Undoubtedly the most memorable thing about The Phantom Planet ("Phantom Planet in Color" on the packaging) is its hopelessly and literally "Goofy" monster. It actually does sort of resemble Disney's famous dog (all that's missing is a little green hat and black vest), and because of the costume's ludicrous design, shares Goofy's clumsiness. Kiel likely also played the entire squadron of fighter pilot Solarites. Quoting Bill Warren's invaluable Keep Watching the Skies!, the ships "resemble small blazing coals whizzing through space. Occasionally, they join up into strings, making the battle look like a big rock under attack by shish kebabs....We see a Solarite in his ship, looking up close like a blazing orange crate; he is roaring, apparently with good reason."
Kiel must have had a difficult time seeing out of what must have been a heavy mask because he walks around the rocky set very gingerly, as if worried he could fall and break his neck.
Video & Audio
Legend Video's DVD of The Phantom Planet has its good and bad points. Neither the colorized nor the original monochrome version is 16:9 enhanced widescreen but rather full frame, this despite the fact that The Phantom Planet was released theatrically at 1.85:1 widescreen. Zoomed in at 1.78:1 on widescreen TVs, the movie looks nearly perfectly framed; fortunately the colorized version especially is very sharp and even compromised in this manner still looks quite good. Another plus is that the black and white version really is the black and white version, not the colorized version with the color turned off like Sony's similarly colorized titles (selected Three Stooges shorts, Ray Harryhausen's black & white films), which tend to make the original monochrome films' blacks look washed out and waxy.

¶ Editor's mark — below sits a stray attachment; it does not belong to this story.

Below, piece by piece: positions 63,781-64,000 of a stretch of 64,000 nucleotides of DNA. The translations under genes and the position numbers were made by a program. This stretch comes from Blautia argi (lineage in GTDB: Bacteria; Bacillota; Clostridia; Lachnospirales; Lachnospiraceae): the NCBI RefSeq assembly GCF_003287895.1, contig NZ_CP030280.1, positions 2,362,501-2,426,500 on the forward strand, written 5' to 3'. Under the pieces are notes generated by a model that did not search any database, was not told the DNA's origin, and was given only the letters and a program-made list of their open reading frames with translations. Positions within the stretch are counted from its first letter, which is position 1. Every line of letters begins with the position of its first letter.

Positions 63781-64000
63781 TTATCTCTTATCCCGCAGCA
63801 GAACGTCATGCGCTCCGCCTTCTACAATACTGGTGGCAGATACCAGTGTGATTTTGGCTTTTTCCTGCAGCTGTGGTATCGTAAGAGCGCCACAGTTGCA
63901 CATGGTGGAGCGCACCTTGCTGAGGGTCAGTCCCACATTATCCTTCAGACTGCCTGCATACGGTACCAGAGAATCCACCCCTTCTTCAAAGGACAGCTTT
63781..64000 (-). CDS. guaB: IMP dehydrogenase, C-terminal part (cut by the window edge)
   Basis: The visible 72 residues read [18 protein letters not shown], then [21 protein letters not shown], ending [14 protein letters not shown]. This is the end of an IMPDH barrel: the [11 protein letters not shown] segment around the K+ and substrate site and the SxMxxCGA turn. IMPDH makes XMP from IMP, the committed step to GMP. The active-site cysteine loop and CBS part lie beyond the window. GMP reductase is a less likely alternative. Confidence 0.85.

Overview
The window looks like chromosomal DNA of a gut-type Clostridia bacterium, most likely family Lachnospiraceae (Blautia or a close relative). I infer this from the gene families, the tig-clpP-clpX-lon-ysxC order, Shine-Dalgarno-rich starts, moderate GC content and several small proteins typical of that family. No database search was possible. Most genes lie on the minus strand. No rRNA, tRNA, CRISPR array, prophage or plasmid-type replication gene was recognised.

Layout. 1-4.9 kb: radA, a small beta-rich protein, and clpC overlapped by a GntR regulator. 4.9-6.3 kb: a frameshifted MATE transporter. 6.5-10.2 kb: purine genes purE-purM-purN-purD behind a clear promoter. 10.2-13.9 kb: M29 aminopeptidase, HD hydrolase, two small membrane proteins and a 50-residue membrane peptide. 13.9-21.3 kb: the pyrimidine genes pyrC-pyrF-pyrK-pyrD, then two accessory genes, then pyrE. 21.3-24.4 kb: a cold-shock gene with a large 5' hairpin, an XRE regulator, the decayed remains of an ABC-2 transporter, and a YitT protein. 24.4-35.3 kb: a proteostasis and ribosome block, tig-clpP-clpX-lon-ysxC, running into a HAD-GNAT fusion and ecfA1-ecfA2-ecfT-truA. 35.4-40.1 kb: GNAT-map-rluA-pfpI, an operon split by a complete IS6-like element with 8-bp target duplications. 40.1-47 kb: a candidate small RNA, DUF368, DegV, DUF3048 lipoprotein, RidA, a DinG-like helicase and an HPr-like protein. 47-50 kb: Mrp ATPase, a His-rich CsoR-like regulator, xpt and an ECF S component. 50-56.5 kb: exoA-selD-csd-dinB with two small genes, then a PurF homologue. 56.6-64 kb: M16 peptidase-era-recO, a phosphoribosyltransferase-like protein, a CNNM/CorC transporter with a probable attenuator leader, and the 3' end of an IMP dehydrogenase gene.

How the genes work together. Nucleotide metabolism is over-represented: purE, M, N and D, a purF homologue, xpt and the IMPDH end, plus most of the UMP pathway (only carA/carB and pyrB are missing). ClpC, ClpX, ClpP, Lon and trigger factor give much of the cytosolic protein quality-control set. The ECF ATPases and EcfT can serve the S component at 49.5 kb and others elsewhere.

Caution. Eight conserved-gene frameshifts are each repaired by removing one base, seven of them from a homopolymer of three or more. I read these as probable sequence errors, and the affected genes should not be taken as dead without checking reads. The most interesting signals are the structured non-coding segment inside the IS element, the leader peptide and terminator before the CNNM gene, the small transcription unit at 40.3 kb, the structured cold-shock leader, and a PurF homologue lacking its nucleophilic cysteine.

As for the colorization itself, technically it's much improved since the early days, but the pallet is still very unnatural (the actors faces all looked dipped in bronze like Sophia Loren) and limited. It doesn't remotely look like something filmed on Eastman Color stock, but rather very closely resembles the look of tinted lobby cards from this same era. Having seen the film twice before in black and white, it was fun seeing it in color, but the grays of the spaceships, the rocky asteroid, and the blackness of space don't really lend themselves all that well to the process. There's also one significant mistake; whoever colorized the Solarite monster didn't realize what looks like a potato sack and a slacks is actually supposed to be a full-body monster suit, i.e., the creature's skin. Instead, the monster's hands are colored pinkish but these end at the wrist, accentuating rather than hiding the poor design.
The 2.0 mono audio appears lifted directly from a 16mm or 35mm print, as it's full of pops and other wear-related noise, though it's otherwise okay. The disc is Closed-Captioned.
The only extras are interesting colorized quasi-trailers for other Legend titles, including Night of the Living Dead and Plan 9 from Outer Space, also public domain. It looks like Legend used footage from their colorized masters, and then tried to recreate the original trailers fairly closely replicating their title fonts, etc.
Fans of 1950s-style low-budget sci-fi films may want to pick this up if they don't already have the film on DVD and are curious about seeing it colorized - while maintaining a decent reference copy of the black and white version. It's a very minor, frequently silly little film, but a treat for those of us with a fondness for such things. Rent It.
Film historian Stuart Galbraith IV's latest book, The Toho Studios Story, is on sale now.